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The New World of Books: E-Reading Gets Robust

By   /  September 19, 2013  /  1 Comment

Cast your vote yet for The Booksmash Challenge? If not, you’ve got a chance to pull the lever for semantic technology for the contest, which is sponsored by HarperCollins and asks developers to create proof-of-concept apps using its OpenBook API that includes full access to select authors’ work.

Entered in the challenge is the KEeReader, a browser-based e-reading platform that brings the ability to identify concepts, entities and relationships within content and allow users to interact with it. Its chief architect is Eric Freese, who gave audiences at this past spring’s SemTech conference in San Francisco a first look at the platform, and who will be providing attendees at the upcoming Semantic Technology & Business Conference in NYC the latest insights on its place in the evolving world of knowledge enhanced e-reading. KEeReader adds a semantic angle to its book discovery one, opening the door to a vastly richer experience, says Freese.

“The two main goals of this are first to bring e-books into being first- class citizens on the web,” he says, benefitting from search engine optimization techniques for discovery, subscription to open Web standards to leverage the world of web resources like Wiktionary, and even analytics about book use for publishers to use in their business strategies. “The second goal is to unlock knowledge contained within the book.”

By adding RDFa markup into the content, for example, any knowledge contained with the text can be used to provide summary information about a person or topic and to support smarter searching, according to the app’s description.

RDFa also is being considered for full inclusion in the update of the EPUB 3 standard, an open ebook standard by the International Digital Publishing Forum. “If that occurs, this fits right in, so any e-reader that is based on that or that handles EPUB 3 data could take advantage of this,” Freese notes, with a little background curation work being done to identify the knowledge, code it up, and make sure it’s valid.

A natural language query parser allows readers to add new information or to ask questions of the book and get answers back, as well as search on concepts rather than only the words within a text. “You can query the book and get information that may be in the glossary or index or sidebar or somewhere without having to scan through all the pages,” says Freese. The fourth novel in a series, for instance, could have an entire knowledge base of the first three books of the series built in to support queries about who a resurfaced character was, while for a textbook full of facts it makes sense to be able to present a summary of factual information.

The app also is expected to soon deliver a situational knowledge component, so that readers don’t get more information than they’ve bargained for at a particular point in a book. “If you are reading a fictional book, most people don’t want to query about a character and get the information that he dies in 3 chapters,” he says. “I’m working on setting it up so that such ‘situational knowledge’ shows up only after you passed that point in the book.”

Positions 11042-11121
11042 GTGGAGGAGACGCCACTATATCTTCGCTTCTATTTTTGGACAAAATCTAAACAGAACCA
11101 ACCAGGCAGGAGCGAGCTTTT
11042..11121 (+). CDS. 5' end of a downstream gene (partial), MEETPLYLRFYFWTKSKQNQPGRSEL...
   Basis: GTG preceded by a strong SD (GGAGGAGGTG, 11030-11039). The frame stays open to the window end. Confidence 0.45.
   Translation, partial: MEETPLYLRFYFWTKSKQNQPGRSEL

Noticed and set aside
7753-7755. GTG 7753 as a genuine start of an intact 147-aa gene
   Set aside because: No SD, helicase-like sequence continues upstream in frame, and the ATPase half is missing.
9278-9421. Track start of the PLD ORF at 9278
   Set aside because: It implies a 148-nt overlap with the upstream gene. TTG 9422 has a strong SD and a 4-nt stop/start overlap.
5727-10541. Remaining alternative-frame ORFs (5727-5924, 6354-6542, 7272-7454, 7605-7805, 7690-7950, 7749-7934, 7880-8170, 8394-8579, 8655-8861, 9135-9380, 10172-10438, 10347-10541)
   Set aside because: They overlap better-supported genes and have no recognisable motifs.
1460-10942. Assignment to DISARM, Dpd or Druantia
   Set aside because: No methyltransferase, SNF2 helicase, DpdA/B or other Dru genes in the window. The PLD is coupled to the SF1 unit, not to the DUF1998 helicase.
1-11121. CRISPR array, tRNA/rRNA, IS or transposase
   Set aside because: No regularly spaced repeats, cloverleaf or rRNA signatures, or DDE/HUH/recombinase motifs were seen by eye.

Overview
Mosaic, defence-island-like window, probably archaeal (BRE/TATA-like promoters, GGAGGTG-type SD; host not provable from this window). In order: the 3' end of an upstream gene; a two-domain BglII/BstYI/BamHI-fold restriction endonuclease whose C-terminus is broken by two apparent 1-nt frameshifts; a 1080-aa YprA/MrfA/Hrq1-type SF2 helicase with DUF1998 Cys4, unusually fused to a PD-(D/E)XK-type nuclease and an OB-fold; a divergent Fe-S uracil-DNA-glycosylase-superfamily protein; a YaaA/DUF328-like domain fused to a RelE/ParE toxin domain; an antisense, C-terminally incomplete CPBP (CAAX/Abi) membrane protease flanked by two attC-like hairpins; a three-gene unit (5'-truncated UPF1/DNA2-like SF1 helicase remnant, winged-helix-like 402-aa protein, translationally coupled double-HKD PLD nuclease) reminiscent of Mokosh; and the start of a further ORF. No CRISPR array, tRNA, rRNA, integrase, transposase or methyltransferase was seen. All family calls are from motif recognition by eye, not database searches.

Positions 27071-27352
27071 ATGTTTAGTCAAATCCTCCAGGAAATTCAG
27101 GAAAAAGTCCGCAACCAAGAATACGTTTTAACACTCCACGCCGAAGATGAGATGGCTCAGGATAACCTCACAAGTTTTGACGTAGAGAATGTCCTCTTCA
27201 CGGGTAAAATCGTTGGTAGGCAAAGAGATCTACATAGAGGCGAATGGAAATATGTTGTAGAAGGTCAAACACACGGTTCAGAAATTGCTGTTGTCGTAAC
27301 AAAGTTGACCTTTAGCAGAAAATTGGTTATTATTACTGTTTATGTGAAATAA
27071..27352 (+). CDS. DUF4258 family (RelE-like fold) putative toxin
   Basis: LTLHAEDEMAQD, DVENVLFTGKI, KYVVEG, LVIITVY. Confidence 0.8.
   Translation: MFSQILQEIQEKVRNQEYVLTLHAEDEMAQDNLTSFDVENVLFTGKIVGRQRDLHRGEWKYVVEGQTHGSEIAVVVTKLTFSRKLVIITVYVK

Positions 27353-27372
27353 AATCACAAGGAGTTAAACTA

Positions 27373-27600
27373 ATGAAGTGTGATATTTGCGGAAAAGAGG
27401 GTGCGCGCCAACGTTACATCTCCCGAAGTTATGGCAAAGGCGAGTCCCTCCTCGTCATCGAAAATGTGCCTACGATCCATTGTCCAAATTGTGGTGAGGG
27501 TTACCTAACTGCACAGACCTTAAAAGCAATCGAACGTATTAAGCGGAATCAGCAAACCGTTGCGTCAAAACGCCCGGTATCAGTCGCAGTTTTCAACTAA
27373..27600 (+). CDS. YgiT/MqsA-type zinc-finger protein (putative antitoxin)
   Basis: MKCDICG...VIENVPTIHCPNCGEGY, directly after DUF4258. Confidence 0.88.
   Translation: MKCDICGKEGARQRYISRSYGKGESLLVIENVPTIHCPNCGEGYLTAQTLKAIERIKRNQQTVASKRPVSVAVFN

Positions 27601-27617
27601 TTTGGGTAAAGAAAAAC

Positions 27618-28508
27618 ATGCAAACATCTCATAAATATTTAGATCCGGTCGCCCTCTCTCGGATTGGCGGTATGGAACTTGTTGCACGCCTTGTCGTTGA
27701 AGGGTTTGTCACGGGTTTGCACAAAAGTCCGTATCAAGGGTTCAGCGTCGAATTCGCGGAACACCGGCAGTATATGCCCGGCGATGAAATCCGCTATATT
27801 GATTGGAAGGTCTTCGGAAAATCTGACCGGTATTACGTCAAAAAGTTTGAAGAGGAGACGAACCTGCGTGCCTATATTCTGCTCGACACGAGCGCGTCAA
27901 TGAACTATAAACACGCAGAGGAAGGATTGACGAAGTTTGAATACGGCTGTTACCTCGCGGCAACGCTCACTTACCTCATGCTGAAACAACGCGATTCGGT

Moving The App Forward

Since last showing the app-in-development in San Francisco, where Freese displayed people, places, and other entity content from a book on Steve Jobs that he’d basically hardcoded in in RDFa, he’s been making KEeReader “robust enough to stand on its own on the web. …Now you can identify what entity types you want to appear in the knowledge bar and which you don’t,” he says. He expects to demo how KEeReader works at the conference with content drawn from The Semantic Web Blog’s very own archives.

Where does this all lead? Given where EPUB 3 is expected to go regarding RDFa, Freese could have a jump on the next phase of the ebook ecosystem. “You can take EPUB files and blow them apart, add knowledge and read it into the system,” he says. “While KEeReader doesn’t take EPUB straight, it takes its pieces and enhances them, and you’re good to go. So if all goes well with the world, this would be the next Amazon.”

Or, alternately, since it’s web-based, the technology theoretically could be added into any publishers’ own storefront. “So there’s the possibility of it being a big bookstore, or a white-label behind-the-scenes reader on several sites.”

You can register for SemTech to learn more about KEeReader, and lots of other advances in the world of Semantic Technology, here.



About the author

Jennifer Zaino is a New York-based freelance writer specializing in business and technology journalism. She has been an executive editor at leading technology publications, including InformationWeek, where she spearheaded an award-winning news section, and Network Computing, where she helped develop online content strategies including review exclusives and analyst reports. Her freelance credentials include being a regular contributor of original content to The Semantic Web Blog; acting as a contributing writer to RFID Journal; and serving as executive editor at the Smart Architect Smart Enterprise Exchange group. Her work also has appeared in publications and on web sites including EdTech (K-12 and Higher Ed), Ingram Micro Channel Advisor, The CMO Site, and Federal Computer Week.

  • emily

    I am sure my research paper have a lot of reference and it will be
    definitely great help for you

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